All time since 2004, Brady ranks 8th in overall Fantasy Consistency— WITH last year included— so dismiss last year, and that rank is probably going to go up a bit. The men before him in no particular order are Manning, Romo, Rivers, Brees, Big Ben, Favre and McNabb, and aside from Kurt Warner, there really isn’t any other QB worth entertaining.
Getting back to top three status shouldn’t be a problem.
As the year progresses, everything in the bright bubbly world of Tom Brady will return to normal; he was above average when he took over for Bledsoe while accomplishing the impossible, and he is still above average now; Think About It.
|What happened to our perennial top 3 fantasy QB? Gone is the sure arm, and confident swagger of the game's most consistent playmaker under center. Last year's week one, season ending injury seems to have sucked some of the ooomph out of kid Brady. Or perhaps being Mrs. Gisele Bündchen has made him a bit soft.
After watching him play three rusty quarters against the Buffalo Bills in week one, then getting shut down without a touchdown in week two, well, that's just plain ugly. The last game Brady went without scoring a passing touchdown was against the very same New York Jets in December 2007. It was his only shut out of that season. He only had two games without a TD in 2006. He already has one goose egg in 2009. In week three we'll get to see Brady take on the 2-0 Atlanta Falcons, and the road just gets rougher from there.
Long gone is the Tom Brady who could throw the Patriots on his shoulders and with a broken leg, fractured throwing arm, tackling dummies for receivers, a paper clip and a stick of gum, dominate and win week after week. The McGyver of the gridiron is gone. To be replaced by, what? Brady seemed fine in the preseason; what little we saw of him. For the briefest moment in the fourth quarter of week one, there was a spark, perhaps even a flicker of the 2007 titan of the turf.
The question is, will we see the Brady of yesteryear, or this new shadow of his former self, as the remainder of the season continues to unfold? I would say we'll see a bit of both, but mostly the latter. Call it rust, call it readjustment, call it too much time off, or simply call it a tough schedule, but Brady will struggle to be consistent and a worthwhile fantasy QB most of the season.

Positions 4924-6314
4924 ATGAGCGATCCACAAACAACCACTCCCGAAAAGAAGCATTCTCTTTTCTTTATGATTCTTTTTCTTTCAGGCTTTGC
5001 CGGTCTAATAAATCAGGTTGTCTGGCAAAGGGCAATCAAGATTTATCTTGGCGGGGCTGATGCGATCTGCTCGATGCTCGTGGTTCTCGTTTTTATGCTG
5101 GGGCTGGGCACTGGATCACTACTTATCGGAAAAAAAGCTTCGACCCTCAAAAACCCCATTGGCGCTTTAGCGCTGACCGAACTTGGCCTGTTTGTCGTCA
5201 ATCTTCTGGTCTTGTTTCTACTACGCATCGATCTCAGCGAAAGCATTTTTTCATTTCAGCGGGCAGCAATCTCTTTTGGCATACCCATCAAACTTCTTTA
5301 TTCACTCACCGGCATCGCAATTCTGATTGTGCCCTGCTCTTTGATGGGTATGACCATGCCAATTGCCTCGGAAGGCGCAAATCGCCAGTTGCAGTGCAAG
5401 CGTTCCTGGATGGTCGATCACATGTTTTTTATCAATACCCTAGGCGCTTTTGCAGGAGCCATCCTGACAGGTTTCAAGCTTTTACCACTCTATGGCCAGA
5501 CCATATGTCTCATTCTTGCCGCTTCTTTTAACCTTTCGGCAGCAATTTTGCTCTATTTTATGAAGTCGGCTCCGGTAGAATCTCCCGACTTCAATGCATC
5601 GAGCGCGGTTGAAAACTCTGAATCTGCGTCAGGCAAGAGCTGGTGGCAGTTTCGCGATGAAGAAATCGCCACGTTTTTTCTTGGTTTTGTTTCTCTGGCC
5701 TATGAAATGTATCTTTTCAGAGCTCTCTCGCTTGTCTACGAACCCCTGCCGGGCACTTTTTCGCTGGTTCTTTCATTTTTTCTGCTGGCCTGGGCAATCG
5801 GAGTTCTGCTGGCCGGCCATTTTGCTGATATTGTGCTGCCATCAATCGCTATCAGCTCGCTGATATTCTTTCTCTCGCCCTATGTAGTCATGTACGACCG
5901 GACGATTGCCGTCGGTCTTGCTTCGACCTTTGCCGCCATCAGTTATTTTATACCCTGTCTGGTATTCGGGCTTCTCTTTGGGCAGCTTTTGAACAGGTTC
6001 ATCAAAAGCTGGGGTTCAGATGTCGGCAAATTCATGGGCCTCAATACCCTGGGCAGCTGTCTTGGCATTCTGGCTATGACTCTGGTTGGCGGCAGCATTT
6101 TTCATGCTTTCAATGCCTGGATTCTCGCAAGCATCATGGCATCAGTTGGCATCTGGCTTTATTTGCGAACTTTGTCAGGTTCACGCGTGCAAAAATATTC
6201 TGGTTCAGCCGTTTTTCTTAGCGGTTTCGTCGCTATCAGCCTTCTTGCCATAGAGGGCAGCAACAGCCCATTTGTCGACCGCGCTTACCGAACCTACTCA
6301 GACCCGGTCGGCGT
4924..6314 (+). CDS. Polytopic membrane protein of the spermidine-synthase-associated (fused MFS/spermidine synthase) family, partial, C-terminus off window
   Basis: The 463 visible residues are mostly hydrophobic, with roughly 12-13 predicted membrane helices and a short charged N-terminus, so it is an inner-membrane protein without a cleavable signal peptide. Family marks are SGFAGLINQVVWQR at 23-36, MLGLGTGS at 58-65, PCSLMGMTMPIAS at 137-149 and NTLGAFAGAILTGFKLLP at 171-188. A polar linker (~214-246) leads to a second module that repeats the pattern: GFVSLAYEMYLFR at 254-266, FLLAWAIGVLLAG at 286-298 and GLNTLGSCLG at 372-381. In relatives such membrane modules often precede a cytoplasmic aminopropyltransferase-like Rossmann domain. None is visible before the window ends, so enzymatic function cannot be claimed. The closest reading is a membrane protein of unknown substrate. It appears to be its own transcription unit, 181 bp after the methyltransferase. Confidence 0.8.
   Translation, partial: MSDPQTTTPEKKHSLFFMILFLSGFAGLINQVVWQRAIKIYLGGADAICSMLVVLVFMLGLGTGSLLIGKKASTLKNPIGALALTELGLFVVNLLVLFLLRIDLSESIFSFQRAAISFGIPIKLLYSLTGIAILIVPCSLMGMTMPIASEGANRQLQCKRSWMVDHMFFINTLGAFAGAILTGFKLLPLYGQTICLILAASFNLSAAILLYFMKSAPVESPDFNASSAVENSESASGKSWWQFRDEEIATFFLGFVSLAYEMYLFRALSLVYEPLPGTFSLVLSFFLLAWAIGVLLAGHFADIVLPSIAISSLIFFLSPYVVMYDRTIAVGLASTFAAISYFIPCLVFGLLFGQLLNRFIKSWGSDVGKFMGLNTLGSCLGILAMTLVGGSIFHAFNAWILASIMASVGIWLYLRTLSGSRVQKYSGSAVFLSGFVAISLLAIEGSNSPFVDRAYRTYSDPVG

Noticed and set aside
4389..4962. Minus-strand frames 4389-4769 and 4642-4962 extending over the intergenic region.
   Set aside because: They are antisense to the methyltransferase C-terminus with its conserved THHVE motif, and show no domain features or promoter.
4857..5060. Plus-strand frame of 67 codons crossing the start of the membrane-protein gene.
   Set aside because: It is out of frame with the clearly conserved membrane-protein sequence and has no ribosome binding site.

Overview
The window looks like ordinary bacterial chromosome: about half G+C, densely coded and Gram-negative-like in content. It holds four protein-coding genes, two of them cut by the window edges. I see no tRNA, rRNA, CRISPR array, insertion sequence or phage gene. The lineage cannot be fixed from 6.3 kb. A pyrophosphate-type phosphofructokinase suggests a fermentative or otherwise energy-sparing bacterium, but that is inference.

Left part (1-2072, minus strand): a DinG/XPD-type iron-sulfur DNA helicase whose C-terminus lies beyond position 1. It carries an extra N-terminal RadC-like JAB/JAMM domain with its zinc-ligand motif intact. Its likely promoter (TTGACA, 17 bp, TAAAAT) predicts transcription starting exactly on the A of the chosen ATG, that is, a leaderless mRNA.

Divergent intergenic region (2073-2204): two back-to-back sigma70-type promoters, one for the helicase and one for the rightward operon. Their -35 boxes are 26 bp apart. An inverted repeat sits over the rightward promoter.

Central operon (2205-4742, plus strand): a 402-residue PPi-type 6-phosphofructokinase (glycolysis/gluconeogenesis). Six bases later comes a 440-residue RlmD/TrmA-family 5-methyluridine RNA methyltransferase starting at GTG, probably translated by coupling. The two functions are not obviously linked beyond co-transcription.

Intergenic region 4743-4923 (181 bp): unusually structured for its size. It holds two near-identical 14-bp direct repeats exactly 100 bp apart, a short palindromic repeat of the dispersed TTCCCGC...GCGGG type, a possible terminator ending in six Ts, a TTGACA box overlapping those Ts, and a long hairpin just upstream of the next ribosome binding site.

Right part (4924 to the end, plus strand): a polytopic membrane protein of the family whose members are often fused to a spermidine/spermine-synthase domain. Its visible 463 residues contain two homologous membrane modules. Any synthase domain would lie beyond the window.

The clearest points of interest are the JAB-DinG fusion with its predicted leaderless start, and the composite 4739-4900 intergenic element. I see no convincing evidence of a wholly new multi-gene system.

Brady was drafted in the top two rounds of most leagues this year, based on his mammoth 2007 season. Could we however simply argue that 2007 was an anomaly and we are seeing typical Brady in 2009?
Prior to 2007 Brady never posted more than 28 TDs, and only eclipsed 4000 yards passing in one season (2005). Until 2007, Brady's highest passer rating was 92.6. In fact if you throw out 2007, his average passer rating for the prior six full seasons was 88.5, his average number of TDs was 24.5, and his average yards passing, a respectable 3,593.
Based on that passer rating, Brady would have ended 2008 at number 11, behind his replacement, Matt Cassel, and just ahead of rookie Matt Ryan.
Based on touchdowns, he would have finished 8th; behind Jay Cutler, and ahead of Donovan McNabb.
Based on passing yards he would have ended in the 11th spot, behind David Garrard and ahead of Brett Favre.
Combine all three and based on his pre-2007 averages, Brady is the 10th best QB overall. Certainly not worth a first or second round pick. So I guess my argument is less that Brady is washed up, but rather that he's fallen back to earth, will be a decent but average QB in 2009. I'm guessing his final stats will put him around 9th or tenth place again.
If you think I'm simply fudging numbers to reach a conclusion that fits my theory, let's simply look at his 7 full seasons. If we throw out his first season in 2001, and his last complete season in 2007, and look at the the 5 seasons in between from 2002 to 2006, Brady finished 9th, 10th, 9th, 6th, and 9th in the quarterback rankings respectively. The numbers speak for themselves, and as many a more brilliant person than myself has said, numbers don't lie. Just sayin'.